corin tucker: yes. not really. yes our family has health insurance thankfully.

hannah grass widow: I do believe musicians should be making a living. music is so important to everyone — and no one would want to live in a world without it — but people aren’t really willing to pay artists what we deserve. our culture makes us feel like idiots for spending our time making music, as if we should get a real job. grass widow has never made a living being a band. we all have day jobs. I used to think it was so not punk to license your music, but these days I’m thinking that we wouldn’t have had that money in the first place, so if someone offered that maybe we could take that money and donate it to a cause we believe in or open an all-ages venue or something. we’re not above capitalism and we definitely need money to pay rent/eat.

ian musical chairs: In theory, it would be nice but mainstream tastes and buying habits would have to change to make the numbers work for most musicians (especially indie ones). no. yes (through my day job).

shaun brilldream: of course. but too much money = bad art.

kim baxter: yes, definitely! no, I’m not making a living from music. I do have health insurance but it’s a constant source of stress.

andrew eggs/talk it: I don’t make my living as a musician anymore. I do have health insurance.

bridget st john: that would be great – but unless we can have benefactors who want to help support us – no one owes us a living in music – as much effort as you put in determines what benefit you are able to reap, and these days it is more possible with internet and downloads and self-pressed cds and live performance it is possible. I did from 1969 to 1976 – and then found it impossible in new york and found other ways to supplement my musical income. Ironically if I chose to I believe I could work a lot more and make a living through music all these years on! from 1976 to 2011 I never had health insurance — but now at the grand age of 65 I have medicare – as imperfect as that is!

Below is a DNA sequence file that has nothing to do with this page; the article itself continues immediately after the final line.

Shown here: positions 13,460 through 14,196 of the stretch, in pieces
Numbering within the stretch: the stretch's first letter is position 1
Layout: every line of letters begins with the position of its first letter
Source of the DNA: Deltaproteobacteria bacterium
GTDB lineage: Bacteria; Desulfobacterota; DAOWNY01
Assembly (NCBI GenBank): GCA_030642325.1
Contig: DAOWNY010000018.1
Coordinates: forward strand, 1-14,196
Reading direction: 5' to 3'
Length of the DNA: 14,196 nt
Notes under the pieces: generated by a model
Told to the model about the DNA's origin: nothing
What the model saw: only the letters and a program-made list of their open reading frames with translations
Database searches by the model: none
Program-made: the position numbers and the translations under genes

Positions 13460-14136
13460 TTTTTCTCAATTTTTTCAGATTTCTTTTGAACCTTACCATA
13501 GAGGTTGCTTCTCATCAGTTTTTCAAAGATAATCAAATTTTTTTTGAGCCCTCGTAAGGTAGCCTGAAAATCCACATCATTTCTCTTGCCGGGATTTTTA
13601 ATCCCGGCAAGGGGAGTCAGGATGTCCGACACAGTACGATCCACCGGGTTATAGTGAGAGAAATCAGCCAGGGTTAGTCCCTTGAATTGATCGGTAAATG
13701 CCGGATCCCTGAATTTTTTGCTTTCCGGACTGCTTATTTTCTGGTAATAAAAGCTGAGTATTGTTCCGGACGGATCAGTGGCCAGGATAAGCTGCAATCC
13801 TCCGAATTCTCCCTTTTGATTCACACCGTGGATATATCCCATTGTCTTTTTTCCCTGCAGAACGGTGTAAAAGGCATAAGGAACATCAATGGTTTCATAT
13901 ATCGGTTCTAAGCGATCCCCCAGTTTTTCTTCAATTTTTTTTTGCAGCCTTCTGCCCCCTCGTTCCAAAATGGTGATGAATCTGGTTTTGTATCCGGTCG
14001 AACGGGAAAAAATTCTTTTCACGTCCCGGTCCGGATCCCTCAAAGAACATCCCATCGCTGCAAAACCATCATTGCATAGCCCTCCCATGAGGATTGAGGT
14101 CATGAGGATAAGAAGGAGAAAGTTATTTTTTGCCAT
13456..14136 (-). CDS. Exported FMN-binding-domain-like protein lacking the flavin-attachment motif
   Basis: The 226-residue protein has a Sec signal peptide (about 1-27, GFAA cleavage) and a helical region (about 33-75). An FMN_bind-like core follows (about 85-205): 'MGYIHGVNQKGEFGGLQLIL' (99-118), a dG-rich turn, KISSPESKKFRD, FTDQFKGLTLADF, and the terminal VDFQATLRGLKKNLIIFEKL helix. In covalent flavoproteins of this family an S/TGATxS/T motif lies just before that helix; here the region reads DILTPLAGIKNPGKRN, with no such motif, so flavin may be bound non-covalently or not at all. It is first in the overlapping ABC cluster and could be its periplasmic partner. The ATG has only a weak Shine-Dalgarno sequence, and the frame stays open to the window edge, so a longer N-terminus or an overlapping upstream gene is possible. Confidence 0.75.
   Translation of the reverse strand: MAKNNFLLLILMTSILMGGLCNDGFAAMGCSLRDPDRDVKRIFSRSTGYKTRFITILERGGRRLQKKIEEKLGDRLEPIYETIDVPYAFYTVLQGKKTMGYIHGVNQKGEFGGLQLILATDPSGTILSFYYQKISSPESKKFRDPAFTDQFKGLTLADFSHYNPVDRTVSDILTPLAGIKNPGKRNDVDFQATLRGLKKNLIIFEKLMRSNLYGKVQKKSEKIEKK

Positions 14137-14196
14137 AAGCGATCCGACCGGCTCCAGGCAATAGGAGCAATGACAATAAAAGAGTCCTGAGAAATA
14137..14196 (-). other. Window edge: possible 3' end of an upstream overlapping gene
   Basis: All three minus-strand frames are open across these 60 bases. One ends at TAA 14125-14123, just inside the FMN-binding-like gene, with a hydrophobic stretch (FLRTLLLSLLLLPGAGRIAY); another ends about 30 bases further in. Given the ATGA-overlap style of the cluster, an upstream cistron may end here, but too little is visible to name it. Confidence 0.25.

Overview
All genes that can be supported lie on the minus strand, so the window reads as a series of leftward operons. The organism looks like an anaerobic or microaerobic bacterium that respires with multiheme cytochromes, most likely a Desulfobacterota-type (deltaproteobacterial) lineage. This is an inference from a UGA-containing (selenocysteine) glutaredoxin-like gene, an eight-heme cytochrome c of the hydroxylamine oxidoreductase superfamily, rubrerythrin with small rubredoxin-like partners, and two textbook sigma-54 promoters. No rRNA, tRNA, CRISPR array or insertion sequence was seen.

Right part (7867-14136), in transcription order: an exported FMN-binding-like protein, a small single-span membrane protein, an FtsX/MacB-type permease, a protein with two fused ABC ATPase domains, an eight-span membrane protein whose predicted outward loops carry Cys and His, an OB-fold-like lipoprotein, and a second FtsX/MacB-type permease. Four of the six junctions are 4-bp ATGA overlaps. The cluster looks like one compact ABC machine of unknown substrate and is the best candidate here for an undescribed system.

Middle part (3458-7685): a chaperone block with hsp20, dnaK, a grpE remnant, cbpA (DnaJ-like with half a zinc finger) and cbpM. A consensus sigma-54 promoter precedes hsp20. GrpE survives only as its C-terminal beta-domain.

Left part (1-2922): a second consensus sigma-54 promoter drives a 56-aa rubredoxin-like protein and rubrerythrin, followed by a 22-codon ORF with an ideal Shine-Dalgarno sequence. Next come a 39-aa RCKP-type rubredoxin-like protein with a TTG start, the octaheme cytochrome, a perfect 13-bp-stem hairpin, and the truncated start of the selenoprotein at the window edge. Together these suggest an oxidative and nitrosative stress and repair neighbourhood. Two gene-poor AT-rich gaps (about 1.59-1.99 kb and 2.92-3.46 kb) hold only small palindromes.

joe pines / foxgloves: making a living from music is not something I could contemplate. in my country, despite endless neoliberal inroads, we still have a universal health system which I believe is the noblest creation in our history. it is the material testament to our solidarity as a society. going to a hospital is naturally burdensome and worrying, but I can also find it inspiring.